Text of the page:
This year is ‘virtually certain’ to be the hottest in 125,000 years as the true toll of extreme heat in Australia is revealed.
The Copernicus Climate Change Service found the previous October world heat record, set in 2019, was beaten by 0.4 degrees, with the last five months being the hottest-ever consecutive months globally.
‘We can say with near certainty that 2023 will be the warmest year on record,’ Samantha Burgess, deputy director of the service, said.
The Bureau of Meteorology warned ‘almost all of Australia’ will suffer through ‘above median maximum temperatures’ this summer.
‘Most of Australia is at least two-and-a-half times more likely than normal to experience unusually high maximum and minimum temperatures,’ it said.
‘Unusually high temperatures equate to the warmest 20 per cent of November to January periods from 1981 to 2018.’
The Bureau of Meteorology warned ‘almost all of Australia’ will swelter through massive heat this summer
Bushfires, which are forecast to be worsened by extreme heat, caused 299 Australian deaths over 10 years
The extreme temperatures, coupled with a large amount of greenery from last year’s record-breaking rains, have already triggered increased bushfire warnings across Australia.
‘It’s very warm and hot throughout much of Queensland this week … if conditions continue a severe heatwave may be potentially announced tomorrow for (inland) areas,’ explained BoM Bureau senior meteorologist Harry Clark.
This week alone, large parts of Australia are forecast to swelter through a heatwave.
Southwest Queensland, northeast South Australia and northwest NSW are expected to see low-intensity to severe heatwave conditions from Monday.
Isolated western parts of Cape York , inland parts of Queensland, northern WA and eastern Top End in NT will be affected from Tuesday and Wednesday.
By Thursday, the heatwave is forecast to be widespread over large parts of the country’s north.
Nine bushfire warnings are in place across Queensland, with residents told to ‘prepare to leave’ at Mount Garner near Cairns, as conditions escalate along Wyndham Creek Rd, according to the Queensland Fire and Emergency Services.
The Australian Institute of Health and Welfare found extreme heat was one of the biggest cause of hospitalisations in the last 10 years.
It accounted for 7,104 injury hospitalisations, most of which were in Queensland and Victoria, and 293 deaths.
New South Wales recorded the highest number of bushfire deaths at 91, followed by Queensland with 60 and WA at 42. The national total was 299.
‘Evidence has shown that over the past three decades, there has been an increase in the frequency and severity of extreme weather events, such as extreme heat, bushfires, extreme cold, rain and storm-related events, including high rainfall, floods and cyclones,’ Australian Institute of Health and Welfare spokesperson Dr Heather Swanston said.
‘We are seeing this reflected in hospitalisations and deaths.’
A heatwave low-intensity to severe heatwave will hit northern Australia on Thursday (forecast above)
Emma Bacon, the founder of Sweltering Cities – an organisation which helps hot communities campaign for cooler infrastructure, said the continued hot weather start to affect Australians’ wellbeing.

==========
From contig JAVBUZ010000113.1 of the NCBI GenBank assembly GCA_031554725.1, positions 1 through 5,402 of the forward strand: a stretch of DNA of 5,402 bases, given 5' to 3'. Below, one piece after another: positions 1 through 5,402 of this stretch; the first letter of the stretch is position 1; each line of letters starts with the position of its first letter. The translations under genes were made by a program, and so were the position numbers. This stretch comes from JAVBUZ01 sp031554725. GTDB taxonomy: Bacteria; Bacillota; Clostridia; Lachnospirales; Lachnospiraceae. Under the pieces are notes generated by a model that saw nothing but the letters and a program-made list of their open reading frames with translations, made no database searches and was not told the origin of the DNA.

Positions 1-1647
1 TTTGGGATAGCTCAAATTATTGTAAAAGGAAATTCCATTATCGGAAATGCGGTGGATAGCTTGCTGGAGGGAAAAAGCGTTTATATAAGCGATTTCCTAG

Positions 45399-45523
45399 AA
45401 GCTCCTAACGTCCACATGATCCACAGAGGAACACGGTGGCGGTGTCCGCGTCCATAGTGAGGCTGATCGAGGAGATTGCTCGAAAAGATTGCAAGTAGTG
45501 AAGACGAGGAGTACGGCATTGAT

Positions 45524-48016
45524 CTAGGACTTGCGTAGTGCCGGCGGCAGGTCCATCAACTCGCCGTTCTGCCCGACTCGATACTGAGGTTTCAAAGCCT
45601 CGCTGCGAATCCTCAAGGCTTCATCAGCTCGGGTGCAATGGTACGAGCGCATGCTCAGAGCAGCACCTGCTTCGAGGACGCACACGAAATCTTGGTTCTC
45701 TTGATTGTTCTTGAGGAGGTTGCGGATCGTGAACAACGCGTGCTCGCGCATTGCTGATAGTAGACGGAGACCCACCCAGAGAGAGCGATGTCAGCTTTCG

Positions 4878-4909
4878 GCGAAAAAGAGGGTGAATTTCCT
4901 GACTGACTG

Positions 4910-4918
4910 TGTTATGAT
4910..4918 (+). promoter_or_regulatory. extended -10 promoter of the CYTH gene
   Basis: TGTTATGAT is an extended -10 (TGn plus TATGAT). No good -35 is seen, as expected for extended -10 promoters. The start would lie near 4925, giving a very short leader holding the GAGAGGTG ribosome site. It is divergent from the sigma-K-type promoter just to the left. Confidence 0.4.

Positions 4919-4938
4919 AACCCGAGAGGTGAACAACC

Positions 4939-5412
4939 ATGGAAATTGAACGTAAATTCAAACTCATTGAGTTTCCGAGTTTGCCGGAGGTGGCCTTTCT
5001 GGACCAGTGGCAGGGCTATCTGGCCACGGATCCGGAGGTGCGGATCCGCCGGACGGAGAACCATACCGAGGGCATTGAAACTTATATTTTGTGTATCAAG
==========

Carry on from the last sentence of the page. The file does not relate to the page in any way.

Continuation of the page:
‘The issue is the way we build our cities and homes. They are not appropriate for the current climate, let alone the increasingly hot climate,’ she told Nine Newspapers.
‘The coming summers will be the hottest of our lives, and it will get worse and worse. It’s something hard to wrap our heads around: that the unprecedented heat we will feel isn’t something we’ve ever experienced before.
‘Hotter summers have ongoing effects on people. You’ve got different people impacted, you’ve got those who are older, have disabilities or chronic conditions, and are pregnant.
‘Millions of people will be impacted at once.’
The findings comes just weeks before Cop28, the annual United Nations climate change conference, where governments will discuss how to limit rising temperatures.
The Australian Institute of Health and Welfare found extreme heat was one of the biggest cause of hospitalisations in the last 10 years
FOUR-DAY FORECAST FOR CAPITAL CITIES
Monday Showers easing. Max 29
Tuesday Sunny morning. Possible storm. Min 17 Max 29
Wednesday Partly cloudy. Min 17 Max 29
Thursday Partly cloudy. Min 17 Max 30
Monday Mostly sunny. Max 25
Tuesday Partly cloudy. Min 12 Max 23
Wednesday Partly cloudy. Min 11 Max 23
Thursday Partly cloudy. Min 11 Max 22
Monday Becoming sunny. Max 19
Tuesday Cloudy. Min 11 Max 18
Wednesday Cloudy. Min 12 Max 19
ThursdayShower or two clearing. Min 12 Max 18
Monday Partly cloudy. Max 20
Tuesday Cloudy. Min 11 Max 17
Wednesday Partly cloudy. Min 7 Max 18
Thursday Shower or two. Min 9 Max 16
Monday Partly cloudy. Max 27
Tuesday Partly cloudy. Min 7 Max 27
Wednesday Partly cloudy. Min 11 Max 25
Thursday Partly cloudy. Min 10 Max 25
Monday Morning shower or two. Max 23
Tuesday Mostly sunny. Min 15 Max 26
Wednesday Shower or two. Min 19 Max 26
Thursday Shower or two. Min 17 Max 23
Monday Sunny. Max 31
Tuesday Partly cloudy. Min 19 Max 30
Wednesday Partly cloudy. Min 20 Max 31
Thursday Shower or two. Possible storm. Min 21 Max 32
Monday Shower or two. Possible storm. Max 33
Tuesday Shower or two. Possible storm. Min 25 Max 33
Wednesday Shower or two. Possible storm. Min2 5 Max 33
Thursday Possible morning storm. Showers. Min 26 Max 34
Source: Bureau of Meteorology